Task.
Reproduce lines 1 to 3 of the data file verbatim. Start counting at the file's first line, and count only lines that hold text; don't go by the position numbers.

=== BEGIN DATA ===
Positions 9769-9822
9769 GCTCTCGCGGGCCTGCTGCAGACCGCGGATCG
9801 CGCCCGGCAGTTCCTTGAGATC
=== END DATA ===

Positions 9769-9822
9769 GCTCTCGCGGGCCTGCTGCAGACCGCGGATCG
9801 CGCCCGGCAGTTCCTTGAGATC